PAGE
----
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Exchange Rate Regimes
Lecture 4


Gold Standard


Exchange rate regime - nations agree to a currency exchange rate system and determine the flow of goods and financial investments between countries

  1. Gold standard - central banks convert their currency to gold on demand

    1. History

      • Greeks and Romans

      • 1876 to 1913

    2. The central banks set an exchange rate of their currency to gold

    3. Examples:

2,000 U.S. dollars = 1 ounce of gold

200,000 Japanese yen = 1 ounce of gold

4,000 British pounds = 1 ounce of gold

  1. If the U.S. central bank wants a money supply of $40 million, it must buy and hold 20,000 ounces of gold ( = $40 million / 2,000).

    1. The gold standard has fixed exchange rates

    2. Example:

1 ounce of gold = $2,000 = 200,000 yen = 4,000 pounds

$1 = 100 yens = 2 pounds

  1. If the U.S. has a balance-of-payments deficit with Japan

    1. current account + financial account < 0

    2. U.S. dollars flow out of the United States and into Japan

    3. Japan has a surplus of U.S. dollars, so U.S. central bank exchanges gold for dollars

    4. The United States ships gold to Japan

      • The U.S. central bank has less gold, so it must decrease the money supply

      • Remember - the money supply is tied to the amount of gold the government is holding.

      • When the money supply decreases, prices in the economy decrease

      • Creates deflation (i.e. negative inflation)

        • U.S. products become cheaper compared to other countries, so U.S. export increase

        • The lower U.S. prices cause foreign products to become more expensive, so U.S. imports decrease

        • The balance-of-payments deficit returns to zero

    5. The exact opposite will occur in Japan

  2. The gold standard has two benefits

    1. High inflation rates were rare under the gold standard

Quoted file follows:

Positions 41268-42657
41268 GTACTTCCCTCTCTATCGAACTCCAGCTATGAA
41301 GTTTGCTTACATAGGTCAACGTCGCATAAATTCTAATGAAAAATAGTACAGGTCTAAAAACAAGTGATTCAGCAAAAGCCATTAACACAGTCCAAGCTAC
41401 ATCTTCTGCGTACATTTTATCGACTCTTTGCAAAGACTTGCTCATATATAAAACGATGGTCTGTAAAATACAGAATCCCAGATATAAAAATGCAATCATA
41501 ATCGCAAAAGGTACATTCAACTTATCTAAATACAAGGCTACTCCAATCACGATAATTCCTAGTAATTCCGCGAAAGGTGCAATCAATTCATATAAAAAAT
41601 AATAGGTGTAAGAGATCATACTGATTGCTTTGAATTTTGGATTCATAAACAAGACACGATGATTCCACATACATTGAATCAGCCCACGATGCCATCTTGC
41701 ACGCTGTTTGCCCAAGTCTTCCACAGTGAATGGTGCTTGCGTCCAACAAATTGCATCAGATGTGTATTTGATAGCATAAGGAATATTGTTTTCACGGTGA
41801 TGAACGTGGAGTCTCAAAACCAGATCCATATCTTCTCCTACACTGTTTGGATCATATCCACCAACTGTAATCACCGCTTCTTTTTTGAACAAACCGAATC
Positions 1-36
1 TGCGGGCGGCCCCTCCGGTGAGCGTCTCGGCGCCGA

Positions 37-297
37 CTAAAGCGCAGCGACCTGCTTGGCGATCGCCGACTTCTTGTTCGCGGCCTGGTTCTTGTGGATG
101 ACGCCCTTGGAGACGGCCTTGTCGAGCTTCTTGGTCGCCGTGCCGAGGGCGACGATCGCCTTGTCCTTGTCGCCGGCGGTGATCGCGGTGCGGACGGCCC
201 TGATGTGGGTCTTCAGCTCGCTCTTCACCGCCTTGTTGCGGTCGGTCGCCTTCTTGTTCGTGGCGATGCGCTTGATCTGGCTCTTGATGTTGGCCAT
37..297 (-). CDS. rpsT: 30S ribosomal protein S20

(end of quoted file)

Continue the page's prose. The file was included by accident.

• Central banks have little control over the money supply

      • If a central bank wants to increase the money supply, the central bank must buy gold.

      • The inflation rate averaged less than 1% in U.S. under the gold standard.

    2. The exchange rate risk is zero, which fosters trade and investment

  3. The gold standard has two problems

    1. The central bank has little power to influence the money supply

      • Monetary policy is weak

      • During the 2008 Financial Crisis, the Fed granted $2 trillion for emergency loans to banks

      • Difficult to do under a gold standard

    2. If one country experiences a recession, then the recession can easily spread to other countries

      • Other exchange-rate regimes have this problem; fixed exchange rates are the worse

      • Example

      • The United States enters a recession

      • Americans buy fewer imports, causing a trade surplus

      • U.S. accumulates gold from foreign countries

      • China experiences lower demand for its exports

      • Export industries lay off workers, decreasing the multiplier effect

      • China enters a recession

      • China's central bank would send gold to the U.S., causing deflation in China, worsening the recession

  4. Countries left the gold standard before the outbreak of World War I


Bretton Woods System


Bretton Woods System - established a fixed exchange rate regime

  1. Founded after World War II from 1945 to 1971

  2. Bretton Woods, New Hampshire

  3. The United States gov. promised to convert U.S. dollars into gold

    1. Official exchange rate, $35 = 1 ounce of gold

    2. U.S. government held the world's gold

    3. Europe bought military supplies from U.S. using gold

    4. Illegal for Americans to hold gold between 1933 and 1974

  4. The other countries fixed their exchange rates with the U.S. dollar

    1. The U.S. dollar became the international reserve currency

    2. Flexible gold standard

    3. Countries could adjust their exchanges rates relative to the U.S. dollar, especially if it has a balance-of-payments deficit

  5. The Bretton Woods system created two institutions

    1. International Monetary Fund (IMF) - created to enhance stability in international payments and promote international trade